relearning

Jan. 13th, 2011 05:31 am
keryx: (Default)
[personal profile] keryx

Why, hello, 5am. I did not expect to be meeting you here in the kitchen.

I remember (maybe wrongly) reading that perceived hunger is enough of a learned behavior that when you start or stop training your body has to relearn to be hungry for whatever you need. I vote we roll with this “science” no matter how bollocksy it is, since it explains why I woke up an hour ago so hungry I could not go on without this bowl of cereal.

Maybe after this I can go back to sleep?

We’ve remade my training room. It’s much improved – both over its most recent incarnation as an enormous storage closet for three people worth of stuff no one’s using and over its former life as an empty room with a matted floor. Plants. Mirrors. Places for stuff. A place to sit. It’s come to life in the past few days. Yesterday I hardly left it (and how awesome is it to get a day when I’m doing work-for-pay but also in my dance room doing that work?). Drills! So many drills! And then just dancing for fun.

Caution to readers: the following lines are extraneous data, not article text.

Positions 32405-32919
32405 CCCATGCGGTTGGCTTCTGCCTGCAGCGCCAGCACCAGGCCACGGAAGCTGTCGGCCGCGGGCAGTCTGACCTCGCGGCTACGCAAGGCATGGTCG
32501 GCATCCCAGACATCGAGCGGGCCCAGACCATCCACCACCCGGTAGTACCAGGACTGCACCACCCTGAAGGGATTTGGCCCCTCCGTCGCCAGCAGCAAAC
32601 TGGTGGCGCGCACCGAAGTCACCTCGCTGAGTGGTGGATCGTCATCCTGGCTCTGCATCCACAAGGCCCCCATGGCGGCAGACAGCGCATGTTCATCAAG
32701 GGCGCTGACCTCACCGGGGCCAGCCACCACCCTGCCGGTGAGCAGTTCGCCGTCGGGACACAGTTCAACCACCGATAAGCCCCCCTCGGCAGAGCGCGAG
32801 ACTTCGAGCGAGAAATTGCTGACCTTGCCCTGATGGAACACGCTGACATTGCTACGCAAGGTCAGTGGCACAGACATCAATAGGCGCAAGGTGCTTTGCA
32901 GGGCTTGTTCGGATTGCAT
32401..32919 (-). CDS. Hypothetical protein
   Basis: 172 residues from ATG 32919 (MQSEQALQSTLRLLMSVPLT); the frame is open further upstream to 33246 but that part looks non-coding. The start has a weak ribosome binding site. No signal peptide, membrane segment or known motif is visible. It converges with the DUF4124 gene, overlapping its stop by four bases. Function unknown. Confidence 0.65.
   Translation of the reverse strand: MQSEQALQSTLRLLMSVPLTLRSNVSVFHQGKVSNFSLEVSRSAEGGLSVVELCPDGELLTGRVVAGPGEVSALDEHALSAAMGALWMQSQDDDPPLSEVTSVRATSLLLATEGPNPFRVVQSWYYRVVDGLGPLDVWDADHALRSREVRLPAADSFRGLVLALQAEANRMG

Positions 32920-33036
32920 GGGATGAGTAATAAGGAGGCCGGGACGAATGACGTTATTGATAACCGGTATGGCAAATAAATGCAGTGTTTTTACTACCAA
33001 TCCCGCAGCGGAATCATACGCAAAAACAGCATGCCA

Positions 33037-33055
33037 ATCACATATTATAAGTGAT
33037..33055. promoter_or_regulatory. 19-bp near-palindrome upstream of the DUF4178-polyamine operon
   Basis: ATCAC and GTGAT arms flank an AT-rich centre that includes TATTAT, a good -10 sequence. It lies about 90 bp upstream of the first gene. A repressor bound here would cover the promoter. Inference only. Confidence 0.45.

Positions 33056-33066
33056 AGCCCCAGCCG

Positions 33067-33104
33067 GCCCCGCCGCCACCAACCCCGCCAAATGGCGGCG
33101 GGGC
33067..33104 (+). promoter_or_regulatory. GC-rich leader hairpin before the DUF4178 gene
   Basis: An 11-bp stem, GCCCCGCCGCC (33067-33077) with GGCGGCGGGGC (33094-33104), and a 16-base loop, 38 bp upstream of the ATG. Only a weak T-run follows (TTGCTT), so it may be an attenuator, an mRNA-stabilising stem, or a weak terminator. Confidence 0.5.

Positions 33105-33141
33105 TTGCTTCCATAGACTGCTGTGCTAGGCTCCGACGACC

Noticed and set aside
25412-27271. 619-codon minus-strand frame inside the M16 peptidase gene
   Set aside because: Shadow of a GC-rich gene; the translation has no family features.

Today I spent some more time in there, just doing ab work and loosening my hips. And then on to Erin’s sweet beginner Improv Tribal class. It is the best, coming to a beginner class after you’ve studied for awhile. She’s teaching technique so close to what I do but just different enough to need learning. The parts that are close make for more fun digging into the details of a step.

You rarely get to do that in classes if you’re pushing just ahead of what you already know. If I can find good dance classes, this is a thing I loved about traveling: you get to go back to basics. When I taught, people with intermediate levels of dance experience in utterly different styles often thought they should join an intermediate class. I’d like for them to know what I know now, Take the beginner class! Everyone’s basics are a bit different; some basics are a lot different. Coming back to the ground floor is valuable, for those differences and the new view they give of your own work. Best thing, though: the depth you can find in studying a technique when you’re not also dealing with the burden and thrill of learning it.

It’s exciting to be able to approach my whole body like that.

Cross-posted from i'd like four tacos, please.

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